Wednesday, November 24, 2021

No One Ever Promised Life Would Be Fair

By Lois Winston

I graduated college (back when dinosaurs roamed the earth, if you believe my kids) with a degree in graphic design and illustration and went to work as an art director at a small ad agency. Big title. Tiny paycheck. I was the one and only artist on staff, so I really didn’t direct anyone.

 

One day I was complaining about the unfairness of something to our office manager, and she said, “Lois, no one ever promised life would be fair.”

 

That conversation took place so long ago that I don’t even remember the names of all my coworkers, but her words have stuck with me. Over the years I’ve had some hard times while others around me have had great success. I have a relative who I’ve often said could step in caca and have it turn into gold. Some people have that kind of luck. Me? Well, let’s just say I’ve never won more than $7 on a lottery ticket. Get the picture?

 

I’m constantly reminded of that coworker’s words when I look down the long and winding road of my life as a published author. No one ever promised life would be fair. The outside world (those millions and millions of people who know nothing about publishing) thinks every published author is pulling in the kind of big bucks that James Patterson, Stephen King, and J.K. Rowling make. Friends and relatives expect you to give them free books because after all, you’re a published author and can afford it. (I can hear the laughter coming from all the published authors reading this blog post.)

 

The hard truth is that most published authors can’t afford to quit their day jobs. And that includes many authors I know who have hit the NY Times bestseller list. Factoring in the hours most of us devote to crafting each novel, then promoting it, we’d make more money per hour asking, “Do you want fries with that?” 

 

So why do we do it?

 

We write because we can’t not write. (Pardon the double-negative.) Yes, it’s hard work, often filled with disappointment: You can’t sell what you consider your break-out book. Your last royalty check was less than three figures. Your publisher drops you. Your foray into indie publishing has resulted in sales that might sustain your Starbucks habit—if you’re lucky.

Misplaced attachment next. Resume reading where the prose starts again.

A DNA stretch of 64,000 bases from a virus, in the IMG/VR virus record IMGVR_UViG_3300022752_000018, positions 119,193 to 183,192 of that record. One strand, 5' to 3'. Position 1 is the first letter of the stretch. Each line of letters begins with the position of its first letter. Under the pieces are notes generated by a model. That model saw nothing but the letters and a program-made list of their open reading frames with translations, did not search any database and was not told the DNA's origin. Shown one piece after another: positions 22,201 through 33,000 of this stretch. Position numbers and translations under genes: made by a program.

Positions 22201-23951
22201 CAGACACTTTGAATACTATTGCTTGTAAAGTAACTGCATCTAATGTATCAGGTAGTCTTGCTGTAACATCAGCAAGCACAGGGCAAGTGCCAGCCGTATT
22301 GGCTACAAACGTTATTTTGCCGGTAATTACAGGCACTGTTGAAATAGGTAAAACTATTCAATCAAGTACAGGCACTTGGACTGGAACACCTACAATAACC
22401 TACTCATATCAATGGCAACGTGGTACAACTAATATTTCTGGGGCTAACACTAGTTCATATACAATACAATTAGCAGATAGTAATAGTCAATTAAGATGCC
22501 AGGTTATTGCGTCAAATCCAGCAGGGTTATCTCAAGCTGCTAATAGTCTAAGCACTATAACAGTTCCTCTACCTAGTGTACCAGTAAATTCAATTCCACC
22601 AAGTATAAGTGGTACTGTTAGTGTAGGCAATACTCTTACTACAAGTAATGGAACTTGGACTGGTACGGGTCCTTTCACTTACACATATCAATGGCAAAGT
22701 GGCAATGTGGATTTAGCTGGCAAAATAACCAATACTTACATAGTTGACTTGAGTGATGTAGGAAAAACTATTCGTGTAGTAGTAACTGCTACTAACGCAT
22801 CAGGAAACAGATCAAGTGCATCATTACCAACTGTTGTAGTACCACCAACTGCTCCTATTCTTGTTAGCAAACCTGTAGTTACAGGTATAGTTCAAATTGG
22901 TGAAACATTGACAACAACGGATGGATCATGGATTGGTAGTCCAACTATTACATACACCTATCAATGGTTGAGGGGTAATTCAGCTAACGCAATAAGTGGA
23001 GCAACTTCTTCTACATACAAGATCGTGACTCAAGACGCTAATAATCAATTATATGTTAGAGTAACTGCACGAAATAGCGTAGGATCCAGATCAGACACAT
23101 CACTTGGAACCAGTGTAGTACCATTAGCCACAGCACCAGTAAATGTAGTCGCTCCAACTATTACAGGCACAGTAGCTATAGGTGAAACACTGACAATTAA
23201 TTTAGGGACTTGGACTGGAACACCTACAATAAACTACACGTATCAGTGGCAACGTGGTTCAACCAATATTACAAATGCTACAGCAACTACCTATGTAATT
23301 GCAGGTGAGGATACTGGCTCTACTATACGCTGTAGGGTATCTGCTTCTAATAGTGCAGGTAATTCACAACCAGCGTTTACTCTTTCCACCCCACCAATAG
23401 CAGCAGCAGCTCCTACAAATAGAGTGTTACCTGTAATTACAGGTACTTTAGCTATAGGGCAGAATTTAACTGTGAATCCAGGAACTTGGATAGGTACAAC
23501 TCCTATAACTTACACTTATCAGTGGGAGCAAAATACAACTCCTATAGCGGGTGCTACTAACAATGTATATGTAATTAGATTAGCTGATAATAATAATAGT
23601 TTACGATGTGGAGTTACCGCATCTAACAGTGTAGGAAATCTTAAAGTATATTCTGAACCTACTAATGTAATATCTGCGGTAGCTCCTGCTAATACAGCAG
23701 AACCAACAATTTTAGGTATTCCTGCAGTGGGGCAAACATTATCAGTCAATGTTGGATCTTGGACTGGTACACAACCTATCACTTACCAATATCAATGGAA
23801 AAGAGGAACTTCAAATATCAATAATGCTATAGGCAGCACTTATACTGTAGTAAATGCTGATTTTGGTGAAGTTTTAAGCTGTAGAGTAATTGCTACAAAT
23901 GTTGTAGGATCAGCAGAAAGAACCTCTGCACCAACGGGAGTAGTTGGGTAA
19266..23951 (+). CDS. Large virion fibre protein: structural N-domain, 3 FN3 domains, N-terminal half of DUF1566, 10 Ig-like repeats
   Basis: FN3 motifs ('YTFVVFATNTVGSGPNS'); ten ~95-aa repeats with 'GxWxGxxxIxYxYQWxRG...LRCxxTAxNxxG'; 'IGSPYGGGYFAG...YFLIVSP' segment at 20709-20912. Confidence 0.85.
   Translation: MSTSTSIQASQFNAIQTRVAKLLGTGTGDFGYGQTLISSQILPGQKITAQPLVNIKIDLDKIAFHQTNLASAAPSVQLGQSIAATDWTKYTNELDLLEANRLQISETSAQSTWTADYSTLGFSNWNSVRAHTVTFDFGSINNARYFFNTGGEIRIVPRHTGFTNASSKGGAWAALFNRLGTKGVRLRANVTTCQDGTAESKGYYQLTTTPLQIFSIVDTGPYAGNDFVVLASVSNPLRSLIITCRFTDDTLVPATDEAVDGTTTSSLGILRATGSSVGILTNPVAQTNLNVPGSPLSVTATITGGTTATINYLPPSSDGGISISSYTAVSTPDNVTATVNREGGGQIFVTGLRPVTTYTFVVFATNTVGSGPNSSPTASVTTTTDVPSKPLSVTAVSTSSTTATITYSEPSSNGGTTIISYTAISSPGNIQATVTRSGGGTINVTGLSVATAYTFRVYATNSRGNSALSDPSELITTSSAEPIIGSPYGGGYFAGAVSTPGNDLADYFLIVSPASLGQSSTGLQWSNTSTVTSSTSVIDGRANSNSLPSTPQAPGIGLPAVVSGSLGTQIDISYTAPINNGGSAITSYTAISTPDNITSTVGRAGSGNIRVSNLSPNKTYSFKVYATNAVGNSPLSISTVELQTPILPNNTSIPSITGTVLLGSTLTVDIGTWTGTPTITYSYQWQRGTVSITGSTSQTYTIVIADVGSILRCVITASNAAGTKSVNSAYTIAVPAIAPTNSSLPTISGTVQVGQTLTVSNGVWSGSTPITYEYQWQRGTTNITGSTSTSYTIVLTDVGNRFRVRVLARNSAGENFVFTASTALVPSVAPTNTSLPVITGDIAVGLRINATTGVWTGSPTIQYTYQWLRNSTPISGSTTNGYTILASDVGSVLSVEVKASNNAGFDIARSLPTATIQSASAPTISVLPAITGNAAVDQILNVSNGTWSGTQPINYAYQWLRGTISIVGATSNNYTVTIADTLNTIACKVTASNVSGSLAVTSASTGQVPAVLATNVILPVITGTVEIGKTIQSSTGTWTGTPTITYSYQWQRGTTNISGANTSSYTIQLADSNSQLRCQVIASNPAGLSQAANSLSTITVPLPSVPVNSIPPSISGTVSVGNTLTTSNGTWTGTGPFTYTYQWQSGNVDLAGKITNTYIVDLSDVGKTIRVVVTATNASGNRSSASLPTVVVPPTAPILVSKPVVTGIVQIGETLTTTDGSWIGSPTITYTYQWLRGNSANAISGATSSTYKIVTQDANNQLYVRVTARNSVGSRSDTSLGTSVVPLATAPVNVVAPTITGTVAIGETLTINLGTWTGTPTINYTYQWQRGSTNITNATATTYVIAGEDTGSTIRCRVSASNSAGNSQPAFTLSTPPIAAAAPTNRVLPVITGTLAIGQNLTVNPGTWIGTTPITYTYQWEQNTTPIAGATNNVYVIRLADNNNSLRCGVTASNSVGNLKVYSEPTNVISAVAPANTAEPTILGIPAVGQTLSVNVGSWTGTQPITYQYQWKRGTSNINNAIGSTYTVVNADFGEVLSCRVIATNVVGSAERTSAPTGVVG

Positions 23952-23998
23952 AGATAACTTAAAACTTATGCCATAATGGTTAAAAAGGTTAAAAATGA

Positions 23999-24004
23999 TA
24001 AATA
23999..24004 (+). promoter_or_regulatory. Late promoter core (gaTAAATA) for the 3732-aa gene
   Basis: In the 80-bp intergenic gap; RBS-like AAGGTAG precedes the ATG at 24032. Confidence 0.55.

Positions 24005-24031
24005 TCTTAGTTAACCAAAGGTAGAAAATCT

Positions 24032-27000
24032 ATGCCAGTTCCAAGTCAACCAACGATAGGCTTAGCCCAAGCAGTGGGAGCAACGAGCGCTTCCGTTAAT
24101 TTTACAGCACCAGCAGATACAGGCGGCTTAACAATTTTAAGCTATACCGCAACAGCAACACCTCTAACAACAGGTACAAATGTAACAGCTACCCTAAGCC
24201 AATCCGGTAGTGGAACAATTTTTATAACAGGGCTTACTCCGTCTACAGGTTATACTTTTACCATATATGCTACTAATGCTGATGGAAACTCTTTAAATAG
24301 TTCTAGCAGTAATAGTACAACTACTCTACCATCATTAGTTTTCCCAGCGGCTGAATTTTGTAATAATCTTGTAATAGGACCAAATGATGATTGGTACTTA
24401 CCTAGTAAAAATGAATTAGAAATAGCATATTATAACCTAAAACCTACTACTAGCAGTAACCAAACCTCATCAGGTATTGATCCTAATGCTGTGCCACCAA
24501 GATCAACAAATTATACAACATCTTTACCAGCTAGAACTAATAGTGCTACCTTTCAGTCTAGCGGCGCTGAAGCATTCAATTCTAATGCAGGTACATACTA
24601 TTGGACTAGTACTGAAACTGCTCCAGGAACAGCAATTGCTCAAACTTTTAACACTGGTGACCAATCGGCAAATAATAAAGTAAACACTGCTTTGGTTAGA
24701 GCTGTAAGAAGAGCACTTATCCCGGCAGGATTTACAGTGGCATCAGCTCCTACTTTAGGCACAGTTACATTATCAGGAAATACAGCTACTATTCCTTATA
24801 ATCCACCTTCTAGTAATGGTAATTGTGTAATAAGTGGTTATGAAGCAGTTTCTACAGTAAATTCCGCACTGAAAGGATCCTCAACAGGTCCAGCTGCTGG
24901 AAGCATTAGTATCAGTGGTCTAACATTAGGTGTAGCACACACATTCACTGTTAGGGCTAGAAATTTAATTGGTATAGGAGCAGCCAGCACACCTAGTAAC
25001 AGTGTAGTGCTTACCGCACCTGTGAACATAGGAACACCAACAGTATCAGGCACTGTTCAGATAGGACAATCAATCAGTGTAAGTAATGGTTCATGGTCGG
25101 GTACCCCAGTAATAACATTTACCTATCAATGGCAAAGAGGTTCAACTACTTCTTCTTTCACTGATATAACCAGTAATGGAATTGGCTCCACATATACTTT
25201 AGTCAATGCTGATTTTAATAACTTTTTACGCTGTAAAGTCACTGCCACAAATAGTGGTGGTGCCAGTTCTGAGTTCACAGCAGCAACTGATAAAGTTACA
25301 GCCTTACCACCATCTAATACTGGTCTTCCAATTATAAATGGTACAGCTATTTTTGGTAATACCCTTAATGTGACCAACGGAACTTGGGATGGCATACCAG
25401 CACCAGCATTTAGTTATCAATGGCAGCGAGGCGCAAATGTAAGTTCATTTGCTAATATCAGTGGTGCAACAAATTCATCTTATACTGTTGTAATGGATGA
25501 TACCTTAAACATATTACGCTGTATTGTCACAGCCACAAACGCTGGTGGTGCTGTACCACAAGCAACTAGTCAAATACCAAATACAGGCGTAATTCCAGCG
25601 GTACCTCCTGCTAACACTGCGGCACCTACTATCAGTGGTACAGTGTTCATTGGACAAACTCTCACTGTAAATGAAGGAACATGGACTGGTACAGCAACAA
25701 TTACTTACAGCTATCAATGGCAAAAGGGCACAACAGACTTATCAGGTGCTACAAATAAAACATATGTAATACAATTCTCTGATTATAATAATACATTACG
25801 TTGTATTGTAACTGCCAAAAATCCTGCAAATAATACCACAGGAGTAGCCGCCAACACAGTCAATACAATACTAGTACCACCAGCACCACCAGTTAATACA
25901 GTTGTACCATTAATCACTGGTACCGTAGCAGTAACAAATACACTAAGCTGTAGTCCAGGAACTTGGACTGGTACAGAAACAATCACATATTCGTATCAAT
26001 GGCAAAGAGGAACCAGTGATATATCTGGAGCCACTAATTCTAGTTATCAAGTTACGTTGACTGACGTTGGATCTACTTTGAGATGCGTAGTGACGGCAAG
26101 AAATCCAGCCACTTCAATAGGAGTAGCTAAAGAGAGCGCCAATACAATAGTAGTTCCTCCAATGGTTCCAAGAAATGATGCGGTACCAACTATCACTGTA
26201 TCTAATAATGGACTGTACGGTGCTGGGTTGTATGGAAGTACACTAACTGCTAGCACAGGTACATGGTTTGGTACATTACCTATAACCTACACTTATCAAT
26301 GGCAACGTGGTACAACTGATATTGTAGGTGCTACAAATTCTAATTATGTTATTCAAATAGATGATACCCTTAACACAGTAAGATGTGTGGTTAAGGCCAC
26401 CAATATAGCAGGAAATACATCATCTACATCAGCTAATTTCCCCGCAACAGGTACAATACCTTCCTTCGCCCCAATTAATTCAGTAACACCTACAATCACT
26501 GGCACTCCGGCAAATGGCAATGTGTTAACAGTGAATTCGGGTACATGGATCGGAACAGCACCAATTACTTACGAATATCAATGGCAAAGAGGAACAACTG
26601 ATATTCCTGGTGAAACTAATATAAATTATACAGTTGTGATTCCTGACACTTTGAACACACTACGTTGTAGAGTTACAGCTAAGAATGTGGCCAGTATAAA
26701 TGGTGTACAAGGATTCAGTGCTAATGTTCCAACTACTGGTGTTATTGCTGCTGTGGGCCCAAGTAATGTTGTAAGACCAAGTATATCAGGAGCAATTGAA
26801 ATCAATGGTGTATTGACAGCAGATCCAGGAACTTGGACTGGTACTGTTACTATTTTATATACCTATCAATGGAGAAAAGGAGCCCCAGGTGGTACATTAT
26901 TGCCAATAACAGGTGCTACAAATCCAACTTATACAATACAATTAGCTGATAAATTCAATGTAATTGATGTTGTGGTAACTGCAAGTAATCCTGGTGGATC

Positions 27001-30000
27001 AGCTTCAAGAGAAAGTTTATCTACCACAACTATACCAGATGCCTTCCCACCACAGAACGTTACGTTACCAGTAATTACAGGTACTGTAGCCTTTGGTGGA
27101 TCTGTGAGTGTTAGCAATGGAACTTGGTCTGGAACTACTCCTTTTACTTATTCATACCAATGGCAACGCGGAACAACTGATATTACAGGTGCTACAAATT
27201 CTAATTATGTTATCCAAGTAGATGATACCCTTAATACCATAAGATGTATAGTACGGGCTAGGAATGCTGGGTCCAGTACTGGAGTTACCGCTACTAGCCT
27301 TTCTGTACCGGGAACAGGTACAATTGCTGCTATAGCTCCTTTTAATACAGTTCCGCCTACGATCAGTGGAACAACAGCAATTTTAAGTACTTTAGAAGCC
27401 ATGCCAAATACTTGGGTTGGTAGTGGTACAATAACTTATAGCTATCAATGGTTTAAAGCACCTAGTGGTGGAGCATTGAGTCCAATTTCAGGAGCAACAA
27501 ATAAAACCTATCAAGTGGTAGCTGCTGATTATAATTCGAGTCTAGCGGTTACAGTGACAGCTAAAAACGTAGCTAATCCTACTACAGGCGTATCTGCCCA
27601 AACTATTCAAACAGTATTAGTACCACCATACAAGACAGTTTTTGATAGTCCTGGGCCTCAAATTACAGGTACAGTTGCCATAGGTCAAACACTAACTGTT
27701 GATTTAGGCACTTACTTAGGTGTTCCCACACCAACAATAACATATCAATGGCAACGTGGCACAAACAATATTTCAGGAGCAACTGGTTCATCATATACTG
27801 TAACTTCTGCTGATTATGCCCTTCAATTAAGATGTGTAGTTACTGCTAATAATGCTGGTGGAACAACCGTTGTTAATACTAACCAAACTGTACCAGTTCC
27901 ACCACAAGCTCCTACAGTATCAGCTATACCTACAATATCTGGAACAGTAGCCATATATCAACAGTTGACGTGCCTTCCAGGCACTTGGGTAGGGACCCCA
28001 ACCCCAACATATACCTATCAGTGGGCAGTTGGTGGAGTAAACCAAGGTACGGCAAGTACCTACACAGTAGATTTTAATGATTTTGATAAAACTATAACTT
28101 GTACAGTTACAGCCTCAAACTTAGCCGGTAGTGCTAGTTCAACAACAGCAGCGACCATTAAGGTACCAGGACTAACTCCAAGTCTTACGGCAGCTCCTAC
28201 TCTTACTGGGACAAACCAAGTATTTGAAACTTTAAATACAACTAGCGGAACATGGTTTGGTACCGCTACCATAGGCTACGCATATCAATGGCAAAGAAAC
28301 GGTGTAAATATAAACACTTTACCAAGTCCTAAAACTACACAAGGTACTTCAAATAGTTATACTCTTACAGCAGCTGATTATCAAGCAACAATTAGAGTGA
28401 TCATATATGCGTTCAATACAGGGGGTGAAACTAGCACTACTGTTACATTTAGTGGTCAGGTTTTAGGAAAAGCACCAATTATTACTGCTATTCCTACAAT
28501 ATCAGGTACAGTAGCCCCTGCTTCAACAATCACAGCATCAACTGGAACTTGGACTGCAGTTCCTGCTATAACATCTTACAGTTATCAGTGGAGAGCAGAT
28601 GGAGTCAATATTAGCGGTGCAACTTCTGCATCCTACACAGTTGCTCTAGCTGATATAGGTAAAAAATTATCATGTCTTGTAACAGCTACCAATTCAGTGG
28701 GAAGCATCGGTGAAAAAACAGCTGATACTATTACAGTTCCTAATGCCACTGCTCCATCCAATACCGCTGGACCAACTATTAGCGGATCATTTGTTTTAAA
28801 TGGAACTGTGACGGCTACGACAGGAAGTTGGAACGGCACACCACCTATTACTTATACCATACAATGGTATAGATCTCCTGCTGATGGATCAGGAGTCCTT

And still, we continue to write. Because you we can’t not write.

 

No one ever said life would be fair--or easy, but the struggle makes us stronger. And better. We keep writing. Keep honing our craft. Maybe someday luck will be on our side, and we’ll reap the rewards of all that hard work. One thing is for certain, though, if we give up, we’ll never succeed.


As a gift to my readers, for a limited time the 2-ebook set of Christmas-themed Anastasia Pollack Crafting Mysteries, featuring Drop Dead Ornaments and Handmade Ho-Ho Homicide, is available for only .99 cents. Click here for Buy Links.

~*~

USA Today and Amazon bestselling and award-winning author Lois Winston writes mystery, romance, romantic suspense, chick lit, women’s fiction, children’s chapter books, and nonfiction under her own name and her Emma Carlyle pen name. Kirkus Reviews dubbed her critically acclaimed Anastasia Pollack Crafting Mystery series, “North Jersey’s more mature answer to Stephanie Plum.” In addition, Lois is a former literary agent and an award-winning craft and needlework designer who often draws much of her source material for both her characters and plots from her experiences in the crafts industry.